Bridesmaids: even the best of friends can buckle under the stress of a wedding! Calling this ‘The Hangover with chicks’ does a disservice to the film – even if the marketing did want to push it in that direction (£££). Where it stands out is that it’s consistently funny, with a great humour range – Kirsten Wiig in particular is immense. Story-wise it’s a paint-by-numbers friendship rollercoaster, that loses its footing a bit towards the end and has a few spells where it’s all about the story and not the jokes. It could have used the other funny girls a bit better; especially Rita. Hamm plays a great weirdo, and what’s an Irish TV star doing in Hollywood?!?! (He does a good job though!). In the least condescending way possible, it’s great to see women on the big screen being this funny! Strong comedy that doesn’t rely on (just) dick jokes.
MacGruber: Silver screen spoof of TV’s most resourceful hero McGyver. For a Brit that has never seen McGyver or the SNL skits it comes across as an American equivalent of Austin Powers?? The range of humour isn’t very wide; all jokes are either gross-out or something built up then made to look stupid… which starts to wear a little thin by the end. It’s also potty, very potty, with constant sexual references and a couple of back-to-back romance scenes that rival the Team America one. Some gags – like the villain’s name ‘Cunth’ being repeated – get boring pretty fast. The cast all hit the right buttons with their humour & delivery, and the WWE cameos were pretty sweet, especially the Big Show, who was good game. Val Kilmer (ate all the pies!) plays a Seegal-looking villain, and while he’s alright, he doesn’t seem to care much. The whole retro spoof has been done before but this more watchable because it’s done with conviction – the clichéd dialogue/script in particular was my favourite aspect, executed brilliantly for the most part. The soundtrack’s fairly bland, just song after song but with no real purpose other than just being from the 1980s. While it’s not the most polished or sophisticated film in the world it is funny for the duration, totally quotable and has ‘cult comedy’ written all over it. One of the better comedies so far this year.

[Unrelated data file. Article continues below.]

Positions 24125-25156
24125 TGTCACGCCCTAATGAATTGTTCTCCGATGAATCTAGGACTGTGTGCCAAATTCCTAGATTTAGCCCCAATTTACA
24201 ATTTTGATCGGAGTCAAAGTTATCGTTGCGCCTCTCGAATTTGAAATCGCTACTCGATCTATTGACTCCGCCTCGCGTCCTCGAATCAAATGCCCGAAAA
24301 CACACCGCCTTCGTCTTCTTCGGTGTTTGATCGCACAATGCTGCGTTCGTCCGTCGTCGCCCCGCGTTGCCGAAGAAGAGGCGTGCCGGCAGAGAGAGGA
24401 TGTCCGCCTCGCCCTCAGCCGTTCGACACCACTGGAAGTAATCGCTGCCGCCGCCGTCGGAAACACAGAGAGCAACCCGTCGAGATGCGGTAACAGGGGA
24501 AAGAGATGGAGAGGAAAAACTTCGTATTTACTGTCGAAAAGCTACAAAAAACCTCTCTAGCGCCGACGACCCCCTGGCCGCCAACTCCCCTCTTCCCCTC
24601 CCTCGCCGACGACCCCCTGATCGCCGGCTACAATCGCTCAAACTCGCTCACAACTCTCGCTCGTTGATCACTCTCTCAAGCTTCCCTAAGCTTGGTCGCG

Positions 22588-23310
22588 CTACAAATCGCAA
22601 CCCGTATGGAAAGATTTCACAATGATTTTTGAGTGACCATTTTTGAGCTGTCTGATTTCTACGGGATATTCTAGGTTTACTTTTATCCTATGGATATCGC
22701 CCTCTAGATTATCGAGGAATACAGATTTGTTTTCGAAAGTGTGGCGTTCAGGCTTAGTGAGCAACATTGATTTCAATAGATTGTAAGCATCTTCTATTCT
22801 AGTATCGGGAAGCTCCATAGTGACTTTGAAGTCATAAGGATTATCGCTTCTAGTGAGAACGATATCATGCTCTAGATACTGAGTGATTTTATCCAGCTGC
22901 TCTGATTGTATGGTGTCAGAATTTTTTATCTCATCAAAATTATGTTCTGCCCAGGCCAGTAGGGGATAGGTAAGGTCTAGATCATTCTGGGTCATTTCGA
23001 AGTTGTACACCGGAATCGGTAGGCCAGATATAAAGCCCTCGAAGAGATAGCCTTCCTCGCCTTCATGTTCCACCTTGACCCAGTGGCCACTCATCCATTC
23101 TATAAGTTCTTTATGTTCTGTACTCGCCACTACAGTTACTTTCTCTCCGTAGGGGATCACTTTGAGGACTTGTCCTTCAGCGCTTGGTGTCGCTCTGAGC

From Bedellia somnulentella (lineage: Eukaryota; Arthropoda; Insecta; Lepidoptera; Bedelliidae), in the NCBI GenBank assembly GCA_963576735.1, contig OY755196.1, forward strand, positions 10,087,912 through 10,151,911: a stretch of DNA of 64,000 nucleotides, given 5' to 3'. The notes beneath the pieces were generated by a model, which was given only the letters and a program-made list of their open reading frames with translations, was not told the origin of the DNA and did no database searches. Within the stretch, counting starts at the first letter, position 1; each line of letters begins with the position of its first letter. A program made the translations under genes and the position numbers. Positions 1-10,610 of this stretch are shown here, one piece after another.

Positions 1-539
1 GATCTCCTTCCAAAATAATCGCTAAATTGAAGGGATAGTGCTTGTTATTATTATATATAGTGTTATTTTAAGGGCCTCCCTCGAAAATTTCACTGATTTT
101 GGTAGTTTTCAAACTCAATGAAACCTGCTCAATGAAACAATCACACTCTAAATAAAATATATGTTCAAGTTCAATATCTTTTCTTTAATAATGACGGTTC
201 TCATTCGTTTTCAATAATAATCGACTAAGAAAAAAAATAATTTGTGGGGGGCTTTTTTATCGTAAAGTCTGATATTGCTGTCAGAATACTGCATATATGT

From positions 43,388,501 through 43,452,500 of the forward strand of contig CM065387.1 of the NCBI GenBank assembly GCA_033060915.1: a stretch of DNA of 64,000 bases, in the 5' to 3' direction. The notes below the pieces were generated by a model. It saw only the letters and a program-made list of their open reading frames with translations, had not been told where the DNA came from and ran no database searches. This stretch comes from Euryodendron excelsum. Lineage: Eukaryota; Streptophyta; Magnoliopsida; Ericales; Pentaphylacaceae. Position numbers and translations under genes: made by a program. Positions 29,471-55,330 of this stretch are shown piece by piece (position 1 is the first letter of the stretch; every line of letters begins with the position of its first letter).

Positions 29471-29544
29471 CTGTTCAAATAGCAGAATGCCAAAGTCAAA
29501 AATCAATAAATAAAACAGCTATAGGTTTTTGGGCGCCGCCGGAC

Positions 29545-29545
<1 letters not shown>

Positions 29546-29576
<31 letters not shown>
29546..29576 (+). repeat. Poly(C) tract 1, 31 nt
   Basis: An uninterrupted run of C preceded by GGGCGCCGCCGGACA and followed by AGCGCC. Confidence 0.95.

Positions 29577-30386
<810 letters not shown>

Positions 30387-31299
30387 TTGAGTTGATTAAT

Away We Go: indie-feeling (but big-budget) love and road flick about a mid-30s ‘loser’ couple that are soon to be parents, in search of the perfect place for their kid to grow up in. While it doesn’t sound like much, there are two things that won me over: the fantastic script and the excellent blend of comedy, drama and offbeat characters. The acting’s of a pretty high standard, tugging at the heart-strings a few times. There’s some genuinely funny slapstick scenes but some of the more subtle lines delivered the biggest belly laughs. A couple of questions could be asked – like how can they afford their trip – but the only big flaw is that I’ll never see Maggie Gylenghall as the saucy secretary again. The ending feels a tad premature, but it’s a damn good story nonetheless. Definitely worth a watch.